Abortion debate may pivot on Congress
By John Mercurio
WASHINGTON (CNN) -- Thirty years after Roe v. Wade, anti-abortion activists are optimistic their agenda will be met by a friendly Republican-controlled White House and Congress.
"We're hopeful and we're optimistic," said Genevieve Wood, a spokeswoman for the Family Research Council, an anti-abortion advocacy group. "There are a lot of measures that stand a very good chance of passage and the American public would be supportive of many of them."
Anti-abortion activists also enjoy longer-term hopes of reversing the landmark ruling, which marks its 30-year anniversary Wednesday, if President Bush nominates to the Supreme Court judges who oppose abortion rights. Six sitting justices, including Chief Justice William Rehnquist, are currently 65 or older.
"I'm very worried," said Kate Michelman, president of NARAL. "The future of a woman's right to choose is in grave, grave doubt."
But the future of the abortion debate remains unclear for both sides.
Some conservatives openly worry, for example, that Bush would appoint White House counsel Alberto Gonzales, a former Texas Supreme Court justice and longtime friend, who they fear has moderate-to-liberal views on abortion rights, particularly on the issue of parental consent. "Gonzales is someone the pro-life community would be very concerned about," Wood said.
Furthermore, while they are well poised to make some progress this year, analysts say, anti-abortion activists may have to settle for relatively small gains, at least until the more pressing issues of war and the economy no longer dominate the national debate. If anti-abortion activists wait until 2004, Bush, who has shown a reluctance to lead a serious campaign against abortion rights, will be unlikely to fight for significant abortion restrictions while campaigning for a second term.
Highlighting the issue's importance in the 2004 presidential race, especially in the Democratic Party primaries, six of the party's candidates have accepted invitations to speak Tuesday evening at a dinner Michelman's group is holding in Washington to celebrate Roe v. Wade's anniversary.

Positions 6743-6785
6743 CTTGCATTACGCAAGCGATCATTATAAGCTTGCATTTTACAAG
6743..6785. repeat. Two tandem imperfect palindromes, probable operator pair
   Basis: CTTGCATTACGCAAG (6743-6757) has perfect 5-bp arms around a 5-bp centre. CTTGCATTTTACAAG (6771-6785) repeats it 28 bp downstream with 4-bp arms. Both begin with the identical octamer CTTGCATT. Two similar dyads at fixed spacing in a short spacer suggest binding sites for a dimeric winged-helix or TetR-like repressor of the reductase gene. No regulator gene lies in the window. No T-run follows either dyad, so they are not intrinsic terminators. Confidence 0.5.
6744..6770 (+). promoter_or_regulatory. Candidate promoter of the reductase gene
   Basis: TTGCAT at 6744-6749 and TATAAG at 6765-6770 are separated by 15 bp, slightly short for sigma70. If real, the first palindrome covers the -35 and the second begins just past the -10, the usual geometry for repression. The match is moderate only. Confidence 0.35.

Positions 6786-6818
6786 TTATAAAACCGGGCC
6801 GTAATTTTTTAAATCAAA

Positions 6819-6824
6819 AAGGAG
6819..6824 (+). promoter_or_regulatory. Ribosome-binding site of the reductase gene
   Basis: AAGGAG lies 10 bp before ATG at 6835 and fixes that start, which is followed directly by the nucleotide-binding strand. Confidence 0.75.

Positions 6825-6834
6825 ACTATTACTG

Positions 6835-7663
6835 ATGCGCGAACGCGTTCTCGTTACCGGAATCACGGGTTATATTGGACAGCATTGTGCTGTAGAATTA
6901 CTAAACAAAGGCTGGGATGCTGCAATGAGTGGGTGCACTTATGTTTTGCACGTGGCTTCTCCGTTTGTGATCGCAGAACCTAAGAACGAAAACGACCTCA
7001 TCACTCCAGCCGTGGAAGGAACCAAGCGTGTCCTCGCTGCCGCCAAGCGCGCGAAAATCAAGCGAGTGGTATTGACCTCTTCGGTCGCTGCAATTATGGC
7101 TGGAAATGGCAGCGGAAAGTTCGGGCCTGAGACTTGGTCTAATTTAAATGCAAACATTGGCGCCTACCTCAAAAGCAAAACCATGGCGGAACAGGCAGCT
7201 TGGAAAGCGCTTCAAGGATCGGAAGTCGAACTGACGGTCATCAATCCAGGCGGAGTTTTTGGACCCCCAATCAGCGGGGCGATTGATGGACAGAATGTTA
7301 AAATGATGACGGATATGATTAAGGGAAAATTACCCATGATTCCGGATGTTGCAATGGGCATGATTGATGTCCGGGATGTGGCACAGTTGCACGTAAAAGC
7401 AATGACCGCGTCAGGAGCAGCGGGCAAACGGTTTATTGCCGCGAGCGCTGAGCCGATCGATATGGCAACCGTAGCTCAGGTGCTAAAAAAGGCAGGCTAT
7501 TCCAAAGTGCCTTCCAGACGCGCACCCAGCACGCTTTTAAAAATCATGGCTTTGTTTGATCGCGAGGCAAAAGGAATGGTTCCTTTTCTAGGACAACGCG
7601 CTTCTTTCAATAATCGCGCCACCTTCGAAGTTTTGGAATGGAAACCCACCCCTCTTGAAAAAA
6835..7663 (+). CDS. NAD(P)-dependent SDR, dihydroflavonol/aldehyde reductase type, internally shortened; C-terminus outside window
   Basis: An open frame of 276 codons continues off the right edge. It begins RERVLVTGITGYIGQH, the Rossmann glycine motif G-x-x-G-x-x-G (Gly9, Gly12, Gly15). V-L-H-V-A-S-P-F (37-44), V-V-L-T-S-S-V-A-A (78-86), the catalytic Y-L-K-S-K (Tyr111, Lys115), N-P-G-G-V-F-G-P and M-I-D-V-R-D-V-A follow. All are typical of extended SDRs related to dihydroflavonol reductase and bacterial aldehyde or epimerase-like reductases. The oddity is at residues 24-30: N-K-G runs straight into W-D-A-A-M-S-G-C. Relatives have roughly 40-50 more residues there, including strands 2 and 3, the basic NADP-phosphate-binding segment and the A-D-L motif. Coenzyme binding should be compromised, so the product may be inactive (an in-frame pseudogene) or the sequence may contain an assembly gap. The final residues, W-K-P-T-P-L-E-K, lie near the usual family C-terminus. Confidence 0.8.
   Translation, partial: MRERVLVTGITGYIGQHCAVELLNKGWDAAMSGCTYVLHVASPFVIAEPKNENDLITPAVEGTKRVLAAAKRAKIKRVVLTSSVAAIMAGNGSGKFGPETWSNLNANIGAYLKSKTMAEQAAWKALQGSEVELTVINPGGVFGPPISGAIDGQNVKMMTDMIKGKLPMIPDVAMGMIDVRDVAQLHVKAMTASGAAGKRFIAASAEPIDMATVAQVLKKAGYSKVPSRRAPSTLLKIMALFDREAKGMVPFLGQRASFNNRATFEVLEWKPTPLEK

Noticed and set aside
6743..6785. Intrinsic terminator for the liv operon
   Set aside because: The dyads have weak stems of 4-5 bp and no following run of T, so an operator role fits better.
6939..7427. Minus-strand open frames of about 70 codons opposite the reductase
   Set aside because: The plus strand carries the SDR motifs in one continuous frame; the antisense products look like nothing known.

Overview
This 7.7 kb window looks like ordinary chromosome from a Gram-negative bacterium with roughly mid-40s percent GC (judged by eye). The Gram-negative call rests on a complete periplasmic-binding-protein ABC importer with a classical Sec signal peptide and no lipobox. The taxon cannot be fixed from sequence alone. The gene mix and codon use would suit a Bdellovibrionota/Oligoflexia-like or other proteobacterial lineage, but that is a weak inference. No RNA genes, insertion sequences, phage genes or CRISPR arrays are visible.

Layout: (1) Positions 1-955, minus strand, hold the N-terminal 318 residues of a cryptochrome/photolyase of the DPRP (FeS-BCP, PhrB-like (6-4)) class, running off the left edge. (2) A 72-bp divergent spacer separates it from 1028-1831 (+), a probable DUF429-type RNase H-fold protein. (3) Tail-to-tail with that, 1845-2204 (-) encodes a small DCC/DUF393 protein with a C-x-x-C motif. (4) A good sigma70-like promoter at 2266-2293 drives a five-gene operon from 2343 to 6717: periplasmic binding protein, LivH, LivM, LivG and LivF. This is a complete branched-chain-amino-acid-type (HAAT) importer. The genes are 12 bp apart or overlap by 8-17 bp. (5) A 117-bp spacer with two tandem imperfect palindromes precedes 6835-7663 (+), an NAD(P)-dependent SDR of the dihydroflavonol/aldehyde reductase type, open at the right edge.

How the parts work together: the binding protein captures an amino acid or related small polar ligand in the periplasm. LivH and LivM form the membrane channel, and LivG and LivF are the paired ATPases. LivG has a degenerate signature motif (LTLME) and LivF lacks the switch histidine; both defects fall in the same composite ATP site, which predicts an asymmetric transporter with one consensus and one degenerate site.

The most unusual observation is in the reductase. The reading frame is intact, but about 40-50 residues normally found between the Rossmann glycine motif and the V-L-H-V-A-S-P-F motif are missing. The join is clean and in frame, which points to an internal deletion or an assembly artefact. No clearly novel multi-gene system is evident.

Congress may decide on 'partial-birth' abortion laws
The biggest hurdle for anti-abortion activists remains the closely divided Senate, where slightly more than a majority is on record in support of Roe v. Wade. The National Right to Life Committee says 53 senators support the court ruling, while NARAL claims that only 33 senators are "fully pro-choice."
Senate Majority Leader Bill Frist, R-Tennessee, who has regularly received a 100 percent rating from the National Right to Life Committee, has vowed to bring up several anti-abortion bills after they have passed the House, where anti-abortion Republicans hold far greater sway.
Anti-abortion activists say Congress will probably move quickly to ban certain late-term abortions that opponents call "partial-birth" abortions. The legislative activity could make it a crime to evade certain parental notification laws and make it a crime to hurt a fetus during an assault on a woman.
A legal challenge to the ban could come to the Supreme Court within a year or two. The challenge could also come from the states: abortion rights supporters counted 34 state laws limiting abortion last year.
The Supreme Court has previously ruled state laws against the "partial birth" procedure are not constitutional, concluding the term was vaguely defined, and did not take into account the physical safety of the mother.
Following the 2002 midterm elections, in which Democrats lost seats in Georgia, Missouri and Minnesota, supporters of the ban claim they now have the 60 votes needed to overcome a filibuster promised by critics of the measure.
States may weigh in on debate
When it comes to prohibiting partial-birth abortions, states have taken the lead. As of last May, 31 states had some form of law banning the procedure. Overall, 335 anti-abortion laws have been enacted in states since 1995, 34 of them in the past year, according to Michelman.
Anti-abortion activists also want Congress to make it a federal crime to circumvent state parental-consent laws, punish criminals who harm a fetus and give health providers and insurers the legal right to refuse to perform, pay for or counsel patients for abortion services.
Michelman said the one bright spot for her organization in the 2002 elections were gubernatorial races. Abortion-rights supporters took over governors' offices in Michigan, Pennsylvania, Kansas, Wisconsin, Illinois and New Mexico.
The battle over abortion could eventually shift back from Congress to the Supreme Court, Michelman said,.
"The Supreme Court stands in wait of nominees who are hostile to Roe v. Wade and the right to choose," she said. "They await a case that will come before it that could be used to overturn Roe, and the president is committed to using the judicial nomination process to effectuate the rolling back of a woman's right to choose. It's very troubling for us."
-- CNN Producer William Mears contributed to this report.